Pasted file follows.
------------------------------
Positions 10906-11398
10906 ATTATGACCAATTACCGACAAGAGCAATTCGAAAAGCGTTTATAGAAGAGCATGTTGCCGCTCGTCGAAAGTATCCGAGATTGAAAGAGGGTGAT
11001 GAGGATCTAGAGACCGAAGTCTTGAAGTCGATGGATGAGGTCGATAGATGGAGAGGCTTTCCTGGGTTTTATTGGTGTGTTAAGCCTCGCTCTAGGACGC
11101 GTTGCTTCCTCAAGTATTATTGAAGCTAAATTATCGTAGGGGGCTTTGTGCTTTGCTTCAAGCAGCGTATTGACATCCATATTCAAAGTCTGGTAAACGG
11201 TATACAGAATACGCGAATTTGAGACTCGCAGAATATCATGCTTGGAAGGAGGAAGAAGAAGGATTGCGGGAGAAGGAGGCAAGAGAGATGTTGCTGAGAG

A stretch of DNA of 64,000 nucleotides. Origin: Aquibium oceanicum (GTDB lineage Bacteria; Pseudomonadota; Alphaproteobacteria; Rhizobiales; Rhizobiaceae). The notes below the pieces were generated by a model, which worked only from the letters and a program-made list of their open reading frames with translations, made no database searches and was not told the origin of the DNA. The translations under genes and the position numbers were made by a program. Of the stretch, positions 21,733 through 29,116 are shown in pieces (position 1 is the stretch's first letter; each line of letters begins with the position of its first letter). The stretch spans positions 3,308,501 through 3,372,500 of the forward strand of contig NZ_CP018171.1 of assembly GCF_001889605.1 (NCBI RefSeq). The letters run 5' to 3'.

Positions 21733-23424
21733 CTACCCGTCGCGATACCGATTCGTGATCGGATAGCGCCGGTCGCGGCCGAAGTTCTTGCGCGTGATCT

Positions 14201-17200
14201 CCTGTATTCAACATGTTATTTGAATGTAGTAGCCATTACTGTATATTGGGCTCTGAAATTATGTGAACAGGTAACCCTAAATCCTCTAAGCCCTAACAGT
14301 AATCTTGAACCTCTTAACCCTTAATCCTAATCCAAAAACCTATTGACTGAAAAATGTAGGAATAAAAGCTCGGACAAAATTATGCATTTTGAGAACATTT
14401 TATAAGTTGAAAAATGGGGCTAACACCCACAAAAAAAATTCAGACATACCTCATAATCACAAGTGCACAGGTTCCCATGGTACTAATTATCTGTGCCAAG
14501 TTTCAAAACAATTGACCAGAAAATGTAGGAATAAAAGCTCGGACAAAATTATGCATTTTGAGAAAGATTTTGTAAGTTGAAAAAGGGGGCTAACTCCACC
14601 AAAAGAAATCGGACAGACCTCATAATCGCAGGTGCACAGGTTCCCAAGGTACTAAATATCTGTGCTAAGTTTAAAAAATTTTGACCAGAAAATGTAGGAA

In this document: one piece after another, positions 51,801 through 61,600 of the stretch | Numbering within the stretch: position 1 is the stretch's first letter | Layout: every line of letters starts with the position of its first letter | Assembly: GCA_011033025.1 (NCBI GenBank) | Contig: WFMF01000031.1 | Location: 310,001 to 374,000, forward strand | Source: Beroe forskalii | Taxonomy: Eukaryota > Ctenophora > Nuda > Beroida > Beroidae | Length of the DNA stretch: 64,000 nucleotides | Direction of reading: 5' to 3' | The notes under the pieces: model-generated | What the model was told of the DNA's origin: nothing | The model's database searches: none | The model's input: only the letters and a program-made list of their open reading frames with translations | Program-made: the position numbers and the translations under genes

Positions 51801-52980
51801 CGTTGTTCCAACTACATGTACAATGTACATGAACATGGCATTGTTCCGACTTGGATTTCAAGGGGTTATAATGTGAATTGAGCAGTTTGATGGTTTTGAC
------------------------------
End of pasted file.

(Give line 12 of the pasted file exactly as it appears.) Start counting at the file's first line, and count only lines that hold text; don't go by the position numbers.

14401 TATAAGTTGAAAAATGGGGCTAACACCCACAAAAAAAATTCAGACATACCTCATAATCACAAGTGCACAGGTTCCCATGGTACTAATTATCTGTGCCAAG